How do eHealth Programs for Adolescents With Depression Work? A Realist Review of Persuasive System Design Components in Internet-Based Psychological Therapies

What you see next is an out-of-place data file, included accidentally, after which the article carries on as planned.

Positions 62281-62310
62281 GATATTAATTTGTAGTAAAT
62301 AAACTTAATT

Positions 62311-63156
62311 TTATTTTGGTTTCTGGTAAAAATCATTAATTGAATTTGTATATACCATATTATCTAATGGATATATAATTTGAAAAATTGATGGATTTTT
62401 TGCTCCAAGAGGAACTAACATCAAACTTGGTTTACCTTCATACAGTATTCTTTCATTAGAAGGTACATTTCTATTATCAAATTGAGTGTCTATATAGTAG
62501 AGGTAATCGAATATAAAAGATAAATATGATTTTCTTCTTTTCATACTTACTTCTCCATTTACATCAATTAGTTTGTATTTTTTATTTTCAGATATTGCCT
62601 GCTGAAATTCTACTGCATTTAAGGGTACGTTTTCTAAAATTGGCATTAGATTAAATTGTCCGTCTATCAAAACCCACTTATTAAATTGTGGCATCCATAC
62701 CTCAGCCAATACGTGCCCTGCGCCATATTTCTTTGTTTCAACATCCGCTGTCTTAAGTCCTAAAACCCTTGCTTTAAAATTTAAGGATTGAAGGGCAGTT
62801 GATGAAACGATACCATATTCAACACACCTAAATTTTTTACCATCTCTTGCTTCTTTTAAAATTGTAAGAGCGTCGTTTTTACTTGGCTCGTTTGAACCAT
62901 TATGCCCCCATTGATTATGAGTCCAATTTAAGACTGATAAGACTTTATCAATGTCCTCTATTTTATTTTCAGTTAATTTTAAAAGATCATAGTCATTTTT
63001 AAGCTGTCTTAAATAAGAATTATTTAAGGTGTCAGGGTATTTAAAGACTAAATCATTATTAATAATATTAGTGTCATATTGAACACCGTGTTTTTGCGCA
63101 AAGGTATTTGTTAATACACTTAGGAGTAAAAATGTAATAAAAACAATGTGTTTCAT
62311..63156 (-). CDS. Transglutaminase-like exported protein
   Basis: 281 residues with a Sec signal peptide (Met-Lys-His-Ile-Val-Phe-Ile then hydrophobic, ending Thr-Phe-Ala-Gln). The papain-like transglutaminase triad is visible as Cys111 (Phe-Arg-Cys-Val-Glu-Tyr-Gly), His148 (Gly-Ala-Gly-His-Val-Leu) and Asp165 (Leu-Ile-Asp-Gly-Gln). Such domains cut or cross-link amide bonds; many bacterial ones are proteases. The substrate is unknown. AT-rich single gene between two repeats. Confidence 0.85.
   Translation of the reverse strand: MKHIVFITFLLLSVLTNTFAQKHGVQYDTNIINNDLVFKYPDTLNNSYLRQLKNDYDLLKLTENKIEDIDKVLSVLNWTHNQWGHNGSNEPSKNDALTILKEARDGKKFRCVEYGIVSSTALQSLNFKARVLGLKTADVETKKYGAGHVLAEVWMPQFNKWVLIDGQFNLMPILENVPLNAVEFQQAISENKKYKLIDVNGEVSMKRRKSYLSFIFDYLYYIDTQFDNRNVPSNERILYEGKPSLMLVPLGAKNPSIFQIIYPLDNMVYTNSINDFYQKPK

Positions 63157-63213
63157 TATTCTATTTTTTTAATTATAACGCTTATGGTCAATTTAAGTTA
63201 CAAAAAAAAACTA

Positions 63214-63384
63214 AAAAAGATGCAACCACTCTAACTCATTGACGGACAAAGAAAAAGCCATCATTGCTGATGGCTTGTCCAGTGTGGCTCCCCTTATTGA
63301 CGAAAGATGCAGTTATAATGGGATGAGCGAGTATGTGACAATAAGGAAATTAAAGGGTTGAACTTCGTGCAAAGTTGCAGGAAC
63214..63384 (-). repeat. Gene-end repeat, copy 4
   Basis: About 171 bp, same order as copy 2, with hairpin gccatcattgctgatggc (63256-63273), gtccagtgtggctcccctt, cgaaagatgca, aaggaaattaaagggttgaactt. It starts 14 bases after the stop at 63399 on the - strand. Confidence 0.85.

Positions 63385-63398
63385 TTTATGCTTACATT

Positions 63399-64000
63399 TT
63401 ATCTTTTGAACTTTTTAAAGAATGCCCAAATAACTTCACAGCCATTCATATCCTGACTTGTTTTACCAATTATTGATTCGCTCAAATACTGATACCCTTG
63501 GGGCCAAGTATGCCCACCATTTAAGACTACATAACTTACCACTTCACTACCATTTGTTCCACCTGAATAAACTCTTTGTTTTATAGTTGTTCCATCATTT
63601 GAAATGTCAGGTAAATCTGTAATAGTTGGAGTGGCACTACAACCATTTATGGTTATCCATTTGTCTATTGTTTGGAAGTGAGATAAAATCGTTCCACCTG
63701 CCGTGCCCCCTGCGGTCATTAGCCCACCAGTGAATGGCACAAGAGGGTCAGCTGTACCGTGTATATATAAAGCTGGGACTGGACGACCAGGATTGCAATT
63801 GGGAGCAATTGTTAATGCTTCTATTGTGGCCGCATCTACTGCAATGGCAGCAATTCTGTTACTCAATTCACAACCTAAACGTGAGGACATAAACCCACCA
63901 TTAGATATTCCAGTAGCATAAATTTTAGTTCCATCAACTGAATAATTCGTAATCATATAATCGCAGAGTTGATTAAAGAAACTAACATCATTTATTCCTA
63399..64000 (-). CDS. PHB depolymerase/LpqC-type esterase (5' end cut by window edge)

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BACKGROUND: Major depressive disorders are common among adolescents and can impact all aspects of their daily life. Traditional therapies, cognitive behavioral therapy (CBT), and interpersonal psychotherapy (IPT) have been delivered face-to-face. However, Internet-based (online) delivery of these therapies is emerging as an option for adolescents. Internet-based CBT and IPT involve therapeutic content, interaction between the user and the system, and different technological features embedded into the online program (eg, multimedia). Studies of Internet-based CBT and IPT for adolescent depression differ on all three aspects, and variable, positive therapy effects have been reported. A better understanding of the treatment conditions that influence therapy outcomes is important to designing and evaluating these novel therapies. OBJECTIVE: Our aim was to examine the technological and program delivery features of Internet-based CBT and IPT for adolescent depression and to document their potential relation to treatment outcomes and program use. METHODS: We performed a realist synthesis. We started with an extensive search of published and gray literature. We included intervention studies that evaluated Internet-based CBT or IPT for adolescent depression. We included mixed-methods and qualitative studies, theoretical papers, and policy/implementation documents if they included a focus on how Internet-based psychological therapy is proposed to work for adolescents with depression/depressive symptoms. We used the Mixed-Methods Appraisal Tool to assess the methodological quality of studies. We used the Persuasive System Design (PSD) model as a framework for data extraction and analysis to examine how Internet-based CBT and IPT, as technology-based systems, influence the attitudes and behaviors of system users. PSD components described for the therapies were linked to reported outcomes using a cross-case comparison method and thematic synthesis. RESULTS: We identified 19 Internet-based CBT programs in 59 documents. Of those, 71% (42/59) were of moderate to high quality. The PSD features surface credibility (competent "look and feel"), dialogue support (online program + in-person support), liking and similarity (esthetics and content appeal to adolescent users), the reduction and tunneling of therapeutic content (reducing online content into simple tasks, guiding users), and use of self-monitoring were present in therapies that resulted in improved therapy engagement, satisfaction, and adherence, as well as symptom and functional impairments. CONCLUSIONS: When incorporated into Internet-based CBT for adolescent depression, PSD features may improve adolescent adherence, satisfaction, and depression-related outcomes. Testing of these features using hypothesis-driven dismantling approaches is recommended to advance our understanding of how these features contribute to therapy effectiveness.
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